Date of Conferral



Doctor of Education (Ed.D.)




Don Jones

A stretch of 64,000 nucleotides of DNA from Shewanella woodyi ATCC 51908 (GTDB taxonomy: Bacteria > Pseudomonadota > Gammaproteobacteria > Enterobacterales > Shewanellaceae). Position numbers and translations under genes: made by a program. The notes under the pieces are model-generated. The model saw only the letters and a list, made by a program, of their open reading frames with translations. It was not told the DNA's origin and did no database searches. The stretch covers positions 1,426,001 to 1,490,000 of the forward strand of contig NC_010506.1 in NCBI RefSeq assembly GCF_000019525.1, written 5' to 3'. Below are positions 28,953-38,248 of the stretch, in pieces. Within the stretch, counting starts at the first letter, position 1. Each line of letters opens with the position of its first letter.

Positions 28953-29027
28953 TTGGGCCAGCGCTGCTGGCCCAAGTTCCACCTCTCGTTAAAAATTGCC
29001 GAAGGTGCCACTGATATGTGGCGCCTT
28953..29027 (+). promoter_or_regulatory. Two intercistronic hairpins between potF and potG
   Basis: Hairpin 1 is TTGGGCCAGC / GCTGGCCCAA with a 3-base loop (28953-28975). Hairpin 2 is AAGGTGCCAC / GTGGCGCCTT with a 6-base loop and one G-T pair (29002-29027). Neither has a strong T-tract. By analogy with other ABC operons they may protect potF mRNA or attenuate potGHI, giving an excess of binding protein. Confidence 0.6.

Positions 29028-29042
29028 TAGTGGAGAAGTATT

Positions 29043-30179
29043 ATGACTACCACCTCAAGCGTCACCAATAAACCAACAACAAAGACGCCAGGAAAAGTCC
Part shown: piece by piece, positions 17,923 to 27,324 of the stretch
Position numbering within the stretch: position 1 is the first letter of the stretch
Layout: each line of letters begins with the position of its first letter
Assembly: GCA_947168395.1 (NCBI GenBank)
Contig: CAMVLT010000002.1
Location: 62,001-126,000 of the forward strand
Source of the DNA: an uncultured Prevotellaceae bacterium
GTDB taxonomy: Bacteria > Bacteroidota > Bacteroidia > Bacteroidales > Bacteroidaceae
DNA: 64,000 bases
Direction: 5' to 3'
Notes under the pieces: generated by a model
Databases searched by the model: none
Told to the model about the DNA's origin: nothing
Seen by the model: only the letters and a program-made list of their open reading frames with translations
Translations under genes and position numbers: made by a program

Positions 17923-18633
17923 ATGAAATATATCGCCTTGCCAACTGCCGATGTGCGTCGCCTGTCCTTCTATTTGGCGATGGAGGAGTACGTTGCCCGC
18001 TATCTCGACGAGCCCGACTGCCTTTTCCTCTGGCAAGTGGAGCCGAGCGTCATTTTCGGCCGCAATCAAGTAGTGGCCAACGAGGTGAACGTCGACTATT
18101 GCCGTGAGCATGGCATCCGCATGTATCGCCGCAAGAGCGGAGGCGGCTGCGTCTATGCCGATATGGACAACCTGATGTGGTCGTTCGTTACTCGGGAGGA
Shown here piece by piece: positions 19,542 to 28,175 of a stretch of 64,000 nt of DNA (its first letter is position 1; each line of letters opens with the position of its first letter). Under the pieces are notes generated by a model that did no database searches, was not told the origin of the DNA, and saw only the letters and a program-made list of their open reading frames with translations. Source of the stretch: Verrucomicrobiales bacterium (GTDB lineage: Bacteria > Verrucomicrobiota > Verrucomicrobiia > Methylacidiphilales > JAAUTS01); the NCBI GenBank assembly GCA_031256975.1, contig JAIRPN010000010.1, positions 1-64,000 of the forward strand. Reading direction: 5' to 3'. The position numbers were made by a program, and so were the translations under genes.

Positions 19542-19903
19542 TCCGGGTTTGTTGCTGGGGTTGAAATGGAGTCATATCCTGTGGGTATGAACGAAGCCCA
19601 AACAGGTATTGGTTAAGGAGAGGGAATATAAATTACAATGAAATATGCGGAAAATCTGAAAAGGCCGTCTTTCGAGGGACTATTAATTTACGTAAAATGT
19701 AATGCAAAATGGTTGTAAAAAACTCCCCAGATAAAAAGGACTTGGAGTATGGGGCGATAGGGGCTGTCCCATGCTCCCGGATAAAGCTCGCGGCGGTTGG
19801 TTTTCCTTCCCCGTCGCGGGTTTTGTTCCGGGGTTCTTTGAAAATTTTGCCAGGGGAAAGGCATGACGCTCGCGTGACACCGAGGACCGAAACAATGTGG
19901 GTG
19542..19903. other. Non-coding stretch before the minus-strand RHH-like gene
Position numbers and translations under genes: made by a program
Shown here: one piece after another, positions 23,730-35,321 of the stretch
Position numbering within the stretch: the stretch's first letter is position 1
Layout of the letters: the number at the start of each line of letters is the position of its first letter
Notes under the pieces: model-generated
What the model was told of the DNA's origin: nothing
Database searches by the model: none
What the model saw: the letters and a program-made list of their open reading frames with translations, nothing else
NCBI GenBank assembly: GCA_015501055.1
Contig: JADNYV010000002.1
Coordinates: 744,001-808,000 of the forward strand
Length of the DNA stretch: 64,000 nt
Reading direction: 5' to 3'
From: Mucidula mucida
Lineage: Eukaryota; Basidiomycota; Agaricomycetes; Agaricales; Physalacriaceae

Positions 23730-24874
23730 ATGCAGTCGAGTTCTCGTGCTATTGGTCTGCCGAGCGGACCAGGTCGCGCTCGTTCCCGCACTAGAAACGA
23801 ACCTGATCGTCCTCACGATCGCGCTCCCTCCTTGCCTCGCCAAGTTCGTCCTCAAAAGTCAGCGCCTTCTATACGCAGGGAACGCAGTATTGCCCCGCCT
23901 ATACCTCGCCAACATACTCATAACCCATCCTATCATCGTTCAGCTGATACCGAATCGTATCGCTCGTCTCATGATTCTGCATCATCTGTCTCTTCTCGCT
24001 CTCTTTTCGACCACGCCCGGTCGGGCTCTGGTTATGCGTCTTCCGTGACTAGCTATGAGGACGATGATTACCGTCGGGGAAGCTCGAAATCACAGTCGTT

Teacher turnover has a significant effect on the overall success of schools. The use of comprehensive turnaround strategies such as the conservatorship process created a problem for a small Southeastern high school by affecting teacher retention rate. A qualitative approach was used to investigate how aspects of turnaround strategies influenced teacher morale, which may have contributed to the small Southeastern high school's lower than average teacher retention rate. Bandura's self-efficacy theory provided the conceptual framework for this qualitative case study. The research question addressed teachers' perspectives of morale as well as their views and experiences with the conservatorship process. Semistructured interviews were conducted with 8 teachers who were actively employed at the school before the conservatorship process and were retained by the district. After coding each interview, 6 themes emerged relating to factors that influence teachers' perspectives of morale: (a) powerlessness, (b) excessive visitations, (c) loss of confidence, (d) ineffective instructional practices, (e) stress and burnout, and (f) ineffective professional development opportunities. As a result, a professional development project was created to train administrative leaders and teachers on the benefits of the distributed leadership framework, including how to use teachers' experiences and expertise in school reform efforts. The impact of this study is the potential to affect teacher morale positively and promote positive social change in the high school by fostering an environment in which stakeholders work collaboratively to increase the teacher retention rate, furthering the success of this small Southeastern high school.